In effectively scuttling the planned merger between European Aeronautic, Defence & Space Co. and BAE Systems Plc (BA/), Germany demonstrated the road to European integration runs through Berlin.
As Chancellor Angela Merkel’s government has shown in almost three years of managing the euro-area financial crisis, the interests of German taxpayers trump strategic designs --even in defense, where German spending is about half of Britain’s as a share of its economy.
“It highlights a lack of ’smart politics’, which is a key condition for ’smart defense,’” said Henrik Heidenkamp, a German research fellow at the Royal United Services Institute, a London-based independent security-research group. “Politicians, at least in Germany, do not perceive their European defense industrial base as a strategic element of their security and defense posture but first and foremost as a subject of national economic influence.”
France and Britain were unable to overcome German concerns about being marginalized in the merged company whose operations would have been run out of Toulouse, France, and London, shutting out Munich, people familiar with the matter said. After the companies abandoned the talks yesterday, BAE Chief Executive Officer Ian King said there was more “understanding” with France than Germany.
Letter to Employees
In a letter to employees, EADS’s chief executive Tom Enders, a German, said he “never expected to find such opposition against the deal, in particular not in Berlin.” He applauded “strong efforts” by the French and U.K. governments to reach agreement.
German Deputy Economy Minister Peter Hintze said the failure of the talks between EADS and BAE were in Germany’s interest, Spiegel magazine reported.
“I think that Germany’s industrial interests are best protected in this form of having a strong production chain from research, development to industrial production,” Hintze was quoted by Spiegel as saying. A ministry spokesman declined to comment on the report.
Two German officials asking not to be named pushed back at assertions that Berlin torpedoed the deal. The U.K. rejected France’s demand to keep open an option to increase its stake above 9 percent, they said. Germany was open to the option, as long as it maintained parity with France, they said.
EADS (EAD) shares climbed 0.5 percent to 27.62 euros at 9:14 a.m. in Paris, extending yesterday’s 5.3 percent gain. BAE rose 0.5 percent to 322.5 pence after falling 1.4 percent yesterday.
Germany is the European Union’s most populous country and its largest economy. On military matters, it lags nuclear-armed Britain and France, in both conventional hardware and force projection. France and Britain led NATO’s 2011 air campaign to overthrow Muammar Qaddafi in Libya. Germany sat it out.
“This sad failure shows you how much national rivalries still account for in Europe,” said Philippe Moreau-Defarges, a researcher at the Paris-based French Institute of International Affairs. “But it’s also a clash between an Anglo-French outlook that is more open to the world, and a German view that is more turned inward to the continent.”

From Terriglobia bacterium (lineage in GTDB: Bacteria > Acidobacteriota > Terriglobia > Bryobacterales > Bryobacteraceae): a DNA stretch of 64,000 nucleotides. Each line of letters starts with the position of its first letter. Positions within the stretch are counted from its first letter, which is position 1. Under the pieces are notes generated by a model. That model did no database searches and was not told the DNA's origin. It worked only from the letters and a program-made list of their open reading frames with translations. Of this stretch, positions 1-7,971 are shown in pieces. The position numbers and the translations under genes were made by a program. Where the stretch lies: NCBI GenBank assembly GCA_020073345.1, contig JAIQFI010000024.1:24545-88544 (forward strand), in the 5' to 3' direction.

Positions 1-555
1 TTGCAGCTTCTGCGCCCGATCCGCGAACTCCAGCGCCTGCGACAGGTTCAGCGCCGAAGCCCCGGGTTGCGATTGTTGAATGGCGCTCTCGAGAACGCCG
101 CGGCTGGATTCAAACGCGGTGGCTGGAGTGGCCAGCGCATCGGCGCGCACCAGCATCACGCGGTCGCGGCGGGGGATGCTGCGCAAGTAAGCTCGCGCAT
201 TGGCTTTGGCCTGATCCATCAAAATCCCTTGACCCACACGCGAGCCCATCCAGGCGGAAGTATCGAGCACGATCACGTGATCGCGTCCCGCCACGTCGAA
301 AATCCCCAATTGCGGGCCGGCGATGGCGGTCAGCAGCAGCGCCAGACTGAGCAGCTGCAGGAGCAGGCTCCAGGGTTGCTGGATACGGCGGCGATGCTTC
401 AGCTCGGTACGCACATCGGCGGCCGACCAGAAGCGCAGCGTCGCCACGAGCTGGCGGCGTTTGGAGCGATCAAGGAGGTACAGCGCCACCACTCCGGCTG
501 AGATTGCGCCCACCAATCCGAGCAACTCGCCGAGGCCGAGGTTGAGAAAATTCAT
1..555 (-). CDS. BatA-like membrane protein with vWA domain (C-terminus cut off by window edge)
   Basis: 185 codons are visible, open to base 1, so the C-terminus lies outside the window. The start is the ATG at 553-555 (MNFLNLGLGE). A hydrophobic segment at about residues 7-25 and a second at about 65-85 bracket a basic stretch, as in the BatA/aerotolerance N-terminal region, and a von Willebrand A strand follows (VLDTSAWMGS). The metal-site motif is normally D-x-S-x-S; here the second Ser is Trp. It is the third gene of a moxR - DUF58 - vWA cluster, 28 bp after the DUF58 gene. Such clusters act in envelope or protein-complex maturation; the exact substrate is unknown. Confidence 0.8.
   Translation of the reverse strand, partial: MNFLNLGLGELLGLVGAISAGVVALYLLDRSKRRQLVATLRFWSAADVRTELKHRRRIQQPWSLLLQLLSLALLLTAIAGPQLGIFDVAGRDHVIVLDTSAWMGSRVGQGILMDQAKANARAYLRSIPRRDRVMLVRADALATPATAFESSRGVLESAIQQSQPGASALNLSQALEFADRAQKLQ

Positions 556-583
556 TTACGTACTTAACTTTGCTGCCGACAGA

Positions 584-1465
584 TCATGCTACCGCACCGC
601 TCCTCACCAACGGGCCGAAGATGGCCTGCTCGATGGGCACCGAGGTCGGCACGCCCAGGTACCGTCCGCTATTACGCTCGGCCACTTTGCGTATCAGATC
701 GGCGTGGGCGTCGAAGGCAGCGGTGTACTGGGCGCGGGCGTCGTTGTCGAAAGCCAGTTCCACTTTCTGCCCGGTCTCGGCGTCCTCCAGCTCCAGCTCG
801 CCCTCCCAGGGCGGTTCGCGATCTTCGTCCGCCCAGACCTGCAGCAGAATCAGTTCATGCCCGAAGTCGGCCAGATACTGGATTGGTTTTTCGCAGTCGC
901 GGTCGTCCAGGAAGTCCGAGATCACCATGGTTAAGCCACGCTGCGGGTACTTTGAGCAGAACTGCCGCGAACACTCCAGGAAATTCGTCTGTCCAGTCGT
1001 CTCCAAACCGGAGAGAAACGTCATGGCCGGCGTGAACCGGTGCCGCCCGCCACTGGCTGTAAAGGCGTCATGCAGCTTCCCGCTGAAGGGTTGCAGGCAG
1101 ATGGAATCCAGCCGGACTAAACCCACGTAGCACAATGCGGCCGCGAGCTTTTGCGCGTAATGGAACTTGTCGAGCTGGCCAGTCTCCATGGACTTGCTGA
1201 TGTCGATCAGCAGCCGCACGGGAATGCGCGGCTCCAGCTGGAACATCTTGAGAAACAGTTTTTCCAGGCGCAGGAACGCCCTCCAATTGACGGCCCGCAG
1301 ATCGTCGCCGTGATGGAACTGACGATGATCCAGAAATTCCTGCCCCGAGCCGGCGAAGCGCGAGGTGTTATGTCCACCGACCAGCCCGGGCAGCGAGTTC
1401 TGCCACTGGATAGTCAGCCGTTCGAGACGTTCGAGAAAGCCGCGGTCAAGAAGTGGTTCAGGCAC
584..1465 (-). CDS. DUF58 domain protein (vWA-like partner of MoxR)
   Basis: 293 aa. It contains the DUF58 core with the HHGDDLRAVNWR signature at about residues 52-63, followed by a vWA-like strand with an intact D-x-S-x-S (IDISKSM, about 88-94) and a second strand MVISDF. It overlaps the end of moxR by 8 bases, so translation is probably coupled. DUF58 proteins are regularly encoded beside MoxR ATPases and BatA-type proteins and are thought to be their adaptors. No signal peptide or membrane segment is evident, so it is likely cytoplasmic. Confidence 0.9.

According to the Stockholm International Peace Research Institute, Germany spent $43.5 billion or 1.4 percent of its economy on its military in 2011. The U.K. and France each spent $58 billion. That amounted to 2.3 percent of the French economy and 2.6 percent of Britain’s.
France and Britain are also working together to develop the next generation of aircraft carriers and drones.
“The German government, compared to the French and the British governments, is always uncoordinated,” said Charles Grant, director of the London-based Centre for European Reform. “You have different ministries, different parties with their own agenda and a structurally weak leadership in the sense that the chancellery doesn’t have the power over the system that the Elysee has or the British government has. And Merkel has not been a great visionary leader.”
The failure of the planned merger announced Sept. 12 follows stalled efforts to increase military cooperation in Europe. A 10-year-old project to create a rapid reaction force is still incomplete. European forces in Afghanistan each operate under different rules of engagement.
U.S. Defense Secretary Robert Gates, in a parting shot before leaving office in June 2011, said NATO risks “collective military irrelevance” unless Europe contributed more to the alliance’s operations.
“The entire malaise of European foreign policy is encapsulated in this decision,” said Jan Techau, director of the European Center of the Carnegie Endowment for International Peace in Brussels and former researcher at the NATO Defense College in Rome.
The two companies had offered the governments special shares that gave them some veto rights. France, which owns a 15 percent direct stake in EADS, would have kept a holding of about 9 percent. Germany was granted permission for an equal stake, even as Enders sought to limit state involvement.
Just as the companies were announcing the collapse of their talks, French President Francois Hollande and Spanish Prime Minister Mariano Rajoy were complaining about what they saw as German foot dragging on another issue -- bank regulation.
“The regulator must be credible, and to be credible it must have a wide field to cover,” Hollande said -- “even modest banks.”
To contact the reporter on this story: Gregory Viscusi in Paris at firstname.lastname@example.org
To contact the editor responsible for this story: James Hertling at email@example.com